Foreign and Military Affairs

Rocking boat in South China Sea benefits none: FM

Updated: 2011-06-07 14:11


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Rocking boat in South China Sea benefits none: FM
Chinese Foreign Minister Yang Jiechi (center) attends the 10th Asia-Europe Foreign Ministers' Meeting in Godollo, Hungary, June 6, 2011. [Photo/Xinhua] 

GODOLLO, Hungary  -- Any attempt to complicate the situation in the South China Sea conforms to no side's interests, Chinese Foreign Minister Yang Jiechi said here Monday.

Yang made the remarks at the 10th Asia-Europe Foreign Ministers' Meeting, held under the theme of "Working Together on Non-Traditional Security Challenges."

He said for those who respect the fact, the situation in the South China Sea is stable, and maritime security and freedom of navigation and overflight are obvious reality.

The attempts to complicate the situation there run contrary to the will of international community, particularly the countries in the region, Yang said.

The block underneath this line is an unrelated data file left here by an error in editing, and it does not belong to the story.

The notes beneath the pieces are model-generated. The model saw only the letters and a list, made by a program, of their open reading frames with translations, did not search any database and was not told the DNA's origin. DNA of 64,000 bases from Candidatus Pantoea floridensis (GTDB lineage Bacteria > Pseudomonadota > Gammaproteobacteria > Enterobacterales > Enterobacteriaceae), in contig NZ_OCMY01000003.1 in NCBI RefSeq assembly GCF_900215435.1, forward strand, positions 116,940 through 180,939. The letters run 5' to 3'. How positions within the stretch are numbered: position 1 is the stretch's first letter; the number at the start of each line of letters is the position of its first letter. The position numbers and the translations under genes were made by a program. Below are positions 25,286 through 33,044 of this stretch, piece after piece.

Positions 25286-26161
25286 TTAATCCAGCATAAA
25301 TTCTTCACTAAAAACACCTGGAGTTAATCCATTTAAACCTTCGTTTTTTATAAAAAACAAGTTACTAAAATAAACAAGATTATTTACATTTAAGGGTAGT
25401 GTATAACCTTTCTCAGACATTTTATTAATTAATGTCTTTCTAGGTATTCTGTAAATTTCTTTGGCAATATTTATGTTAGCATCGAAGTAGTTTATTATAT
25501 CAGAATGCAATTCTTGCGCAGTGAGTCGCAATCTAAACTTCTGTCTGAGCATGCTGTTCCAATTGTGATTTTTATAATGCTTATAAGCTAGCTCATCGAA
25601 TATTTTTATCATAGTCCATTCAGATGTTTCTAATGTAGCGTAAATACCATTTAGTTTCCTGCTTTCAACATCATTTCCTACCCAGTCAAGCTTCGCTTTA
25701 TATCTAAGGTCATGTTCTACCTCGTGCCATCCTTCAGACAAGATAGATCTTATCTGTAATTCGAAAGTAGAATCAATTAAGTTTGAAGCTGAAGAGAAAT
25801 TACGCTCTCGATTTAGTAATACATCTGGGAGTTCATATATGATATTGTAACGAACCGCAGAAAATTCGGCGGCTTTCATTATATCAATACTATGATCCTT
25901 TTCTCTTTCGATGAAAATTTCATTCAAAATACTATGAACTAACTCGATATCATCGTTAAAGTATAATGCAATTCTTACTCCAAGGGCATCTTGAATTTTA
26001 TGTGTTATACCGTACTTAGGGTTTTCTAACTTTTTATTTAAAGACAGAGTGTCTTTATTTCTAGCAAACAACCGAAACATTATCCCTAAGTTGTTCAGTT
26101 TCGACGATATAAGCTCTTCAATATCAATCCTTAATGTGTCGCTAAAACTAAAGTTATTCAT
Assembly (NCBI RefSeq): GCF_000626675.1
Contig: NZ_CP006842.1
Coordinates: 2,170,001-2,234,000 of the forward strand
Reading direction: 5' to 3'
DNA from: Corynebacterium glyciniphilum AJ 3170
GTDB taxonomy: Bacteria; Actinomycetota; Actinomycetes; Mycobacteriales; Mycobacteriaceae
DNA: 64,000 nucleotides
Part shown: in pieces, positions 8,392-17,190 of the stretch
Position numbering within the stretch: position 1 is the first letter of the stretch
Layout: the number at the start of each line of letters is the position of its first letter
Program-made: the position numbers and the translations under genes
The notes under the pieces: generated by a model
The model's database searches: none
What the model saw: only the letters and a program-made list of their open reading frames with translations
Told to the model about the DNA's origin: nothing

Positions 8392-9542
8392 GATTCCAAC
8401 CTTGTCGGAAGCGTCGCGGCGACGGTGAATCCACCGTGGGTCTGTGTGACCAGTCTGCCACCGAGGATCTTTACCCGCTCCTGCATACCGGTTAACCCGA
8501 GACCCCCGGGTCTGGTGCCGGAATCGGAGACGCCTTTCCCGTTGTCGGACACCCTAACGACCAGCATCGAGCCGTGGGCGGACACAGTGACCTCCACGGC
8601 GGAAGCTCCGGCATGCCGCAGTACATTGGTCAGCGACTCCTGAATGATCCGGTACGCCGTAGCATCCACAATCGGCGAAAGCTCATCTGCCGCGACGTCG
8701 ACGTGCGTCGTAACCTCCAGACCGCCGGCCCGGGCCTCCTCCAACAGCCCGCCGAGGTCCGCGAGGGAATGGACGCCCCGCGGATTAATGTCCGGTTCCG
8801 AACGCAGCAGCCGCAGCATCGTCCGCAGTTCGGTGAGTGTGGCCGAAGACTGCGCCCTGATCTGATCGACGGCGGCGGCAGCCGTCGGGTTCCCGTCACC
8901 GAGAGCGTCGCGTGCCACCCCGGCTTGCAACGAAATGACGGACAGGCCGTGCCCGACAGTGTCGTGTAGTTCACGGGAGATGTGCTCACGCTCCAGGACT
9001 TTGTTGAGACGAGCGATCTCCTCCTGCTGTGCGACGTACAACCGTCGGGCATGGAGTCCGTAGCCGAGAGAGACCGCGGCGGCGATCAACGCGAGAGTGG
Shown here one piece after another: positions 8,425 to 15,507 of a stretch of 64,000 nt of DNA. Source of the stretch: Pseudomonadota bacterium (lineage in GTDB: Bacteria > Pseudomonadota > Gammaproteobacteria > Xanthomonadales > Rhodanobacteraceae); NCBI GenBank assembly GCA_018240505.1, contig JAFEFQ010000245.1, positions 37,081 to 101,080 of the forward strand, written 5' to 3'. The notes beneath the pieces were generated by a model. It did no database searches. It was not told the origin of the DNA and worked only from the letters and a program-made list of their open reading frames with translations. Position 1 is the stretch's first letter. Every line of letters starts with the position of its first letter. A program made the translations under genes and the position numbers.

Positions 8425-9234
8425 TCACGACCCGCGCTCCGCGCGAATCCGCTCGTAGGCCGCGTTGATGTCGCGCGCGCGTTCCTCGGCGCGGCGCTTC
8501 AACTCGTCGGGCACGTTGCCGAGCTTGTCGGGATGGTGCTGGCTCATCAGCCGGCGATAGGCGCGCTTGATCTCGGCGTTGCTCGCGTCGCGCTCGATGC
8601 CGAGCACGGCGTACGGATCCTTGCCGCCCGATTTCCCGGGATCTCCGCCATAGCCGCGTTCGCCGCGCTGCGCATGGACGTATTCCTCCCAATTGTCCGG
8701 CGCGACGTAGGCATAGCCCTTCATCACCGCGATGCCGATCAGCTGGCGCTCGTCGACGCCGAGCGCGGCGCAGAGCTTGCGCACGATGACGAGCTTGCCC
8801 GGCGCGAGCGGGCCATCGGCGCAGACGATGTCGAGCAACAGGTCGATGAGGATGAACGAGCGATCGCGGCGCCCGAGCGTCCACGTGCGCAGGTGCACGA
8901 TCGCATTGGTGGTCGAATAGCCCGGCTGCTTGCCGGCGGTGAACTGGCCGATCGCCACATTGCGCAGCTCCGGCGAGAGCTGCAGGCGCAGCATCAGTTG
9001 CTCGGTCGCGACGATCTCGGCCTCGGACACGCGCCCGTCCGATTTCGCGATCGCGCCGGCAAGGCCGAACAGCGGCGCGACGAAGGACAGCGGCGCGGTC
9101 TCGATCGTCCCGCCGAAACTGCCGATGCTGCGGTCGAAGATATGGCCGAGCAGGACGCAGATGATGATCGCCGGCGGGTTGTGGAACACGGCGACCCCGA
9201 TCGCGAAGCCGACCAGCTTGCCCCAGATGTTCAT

Meanwhile, Yang called on countries in Asia and Europe to strengthen mutual trust and cooperation so as to jointly safeguard regional peace and stability, promote sustainable development and cope with non-traditional security issues.

Asia has witnessed rapid development in recent years thanks to the wisdom of and cooperation among countries in the region, Yang noted.

They should properly handle their differences and safeguard their common interests, he added.

Yang also said that peace and stability serve as the prerequisite for development, the basis for the people's welfare and the primary task of all the governments.

Yang urged all countries to solve international disputes through peaceful means including holding dialogue and consultation, and to abide by the goals and principles of the UN Charter.

It is also necessary to give full play to the central role of the United Nations in maintaining international peace, promoting common development and boosting international cooperation, he said.

Moreover, the minister said countries should jointly deal with the challenges brought by climate change while insisting on the principle of "common but differentiated responsibilities."

He urged developed countries to carry out their commitments on financial aid, technology transfer, debt relief and market access.

Yang also expounded China's stances on some regional and international issues such as UN Security Council reform and the situation in West Asia and North Africa.


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